The band performed on The Late Show With Stephen Colbert on 7th February and CBS Saturday Morning on 9th February.

“Triumphant and understated.” – NPR Music
Gallipoli is the sound of one of our most talented musicians rediscovering his love for what he was born to do.” – The Line Of Best Fit (9/10)
“His best album in years, arguably his best yet… sumptuously romantic, restlessly inventive, emotionally generous and stylistically bold.” – Uncut (8/10) 
“Impressive.” – Q ****
“Swooningly gorgeous and rich.” – Under The Radar (8/10)
“Exquisit world music experiment” – Popmatters
“A hug of a record.” – Record Collector ****
“Creates nostalgia for something lost…  bound to no time or place.” – Cool Hunting

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Holly Herndon operates at the nexus of technological evolution and musical euphoria. Holly’s third full-length album titled “Proto” to be released 10th May 2019 isn’t about A.I., but much of it was created in collaboration with her own A.I. ‘baby’, Spawn. For the album, she assembled a contemporary ensemble of vocalists, developers and an inhuman intelligence housed in a DIY souped-up gaming PC to create a record that encompasses live vocal processing and timeless folk singing, and places an emphasis on alien song craft and new forms of communion.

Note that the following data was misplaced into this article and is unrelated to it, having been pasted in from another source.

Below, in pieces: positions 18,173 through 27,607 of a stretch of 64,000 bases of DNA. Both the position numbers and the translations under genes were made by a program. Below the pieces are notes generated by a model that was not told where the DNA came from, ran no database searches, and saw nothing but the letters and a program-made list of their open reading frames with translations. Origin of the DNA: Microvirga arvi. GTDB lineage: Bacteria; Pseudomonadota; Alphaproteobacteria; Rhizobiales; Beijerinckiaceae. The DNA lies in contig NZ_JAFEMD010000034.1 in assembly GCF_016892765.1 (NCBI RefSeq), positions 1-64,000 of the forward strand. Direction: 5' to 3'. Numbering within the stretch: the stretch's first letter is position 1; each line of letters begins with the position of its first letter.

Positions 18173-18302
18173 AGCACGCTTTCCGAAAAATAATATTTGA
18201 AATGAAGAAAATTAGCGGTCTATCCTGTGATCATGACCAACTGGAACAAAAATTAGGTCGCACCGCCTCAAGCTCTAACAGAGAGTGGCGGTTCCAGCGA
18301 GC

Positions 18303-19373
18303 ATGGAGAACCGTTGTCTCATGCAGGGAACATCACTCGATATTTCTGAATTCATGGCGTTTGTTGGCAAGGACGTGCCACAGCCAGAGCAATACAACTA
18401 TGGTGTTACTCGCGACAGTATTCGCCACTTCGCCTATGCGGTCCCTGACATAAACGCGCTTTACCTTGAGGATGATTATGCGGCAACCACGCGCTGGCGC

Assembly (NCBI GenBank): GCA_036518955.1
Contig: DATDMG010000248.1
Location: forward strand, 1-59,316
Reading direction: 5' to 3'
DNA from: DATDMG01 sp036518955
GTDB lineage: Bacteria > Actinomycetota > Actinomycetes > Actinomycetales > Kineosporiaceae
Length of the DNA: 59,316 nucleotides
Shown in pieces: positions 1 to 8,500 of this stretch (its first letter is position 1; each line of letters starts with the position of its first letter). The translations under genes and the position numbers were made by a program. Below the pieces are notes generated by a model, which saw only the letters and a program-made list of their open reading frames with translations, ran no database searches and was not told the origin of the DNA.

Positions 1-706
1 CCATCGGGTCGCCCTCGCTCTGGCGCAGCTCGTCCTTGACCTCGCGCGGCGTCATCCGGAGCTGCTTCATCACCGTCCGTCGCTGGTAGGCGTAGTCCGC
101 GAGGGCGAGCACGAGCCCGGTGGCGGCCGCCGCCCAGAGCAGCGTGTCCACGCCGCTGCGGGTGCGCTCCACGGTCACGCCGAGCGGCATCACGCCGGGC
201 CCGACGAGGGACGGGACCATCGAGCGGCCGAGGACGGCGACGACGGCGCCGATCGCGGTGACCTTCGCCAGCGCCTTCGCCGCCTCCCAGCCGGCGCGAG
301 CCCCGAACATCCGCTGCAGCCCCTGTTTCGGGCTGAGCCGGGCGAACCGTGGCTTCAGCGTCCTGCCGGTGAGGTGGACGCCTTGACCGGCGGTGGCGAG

Proto makes reference to what Holly refers to as the protocol era, where rapidly surfacing ideological battles over the future of A.I. protocols, centralised and decentralised internet protocols, and personal and political protocols compel us to ask ourselves who are we, what are we, what do we stand for, and what are we heading towards?

Since her arrival in 2012, Holly Herndon has successfully mined the edges of electronic and Avant Garde pop and emerged with a dynamic and disruptive canon of her own, all while studying for her soon-to-be-completed PhD at Stanford University, researching machine learning and music.  Her LP Platform closed out 2015 by gracing year-end lists from Pitchfork, The Guardian, NME, and The Wire.  In the aftermath, Radiohead hand-picked her to open up their European tour.

Just as Platform forewarned of the manipulative personal and political impacts of prying social media platforms long before popular acceptance, PROTO is a euphoric and principled statement setting the shape of things to come.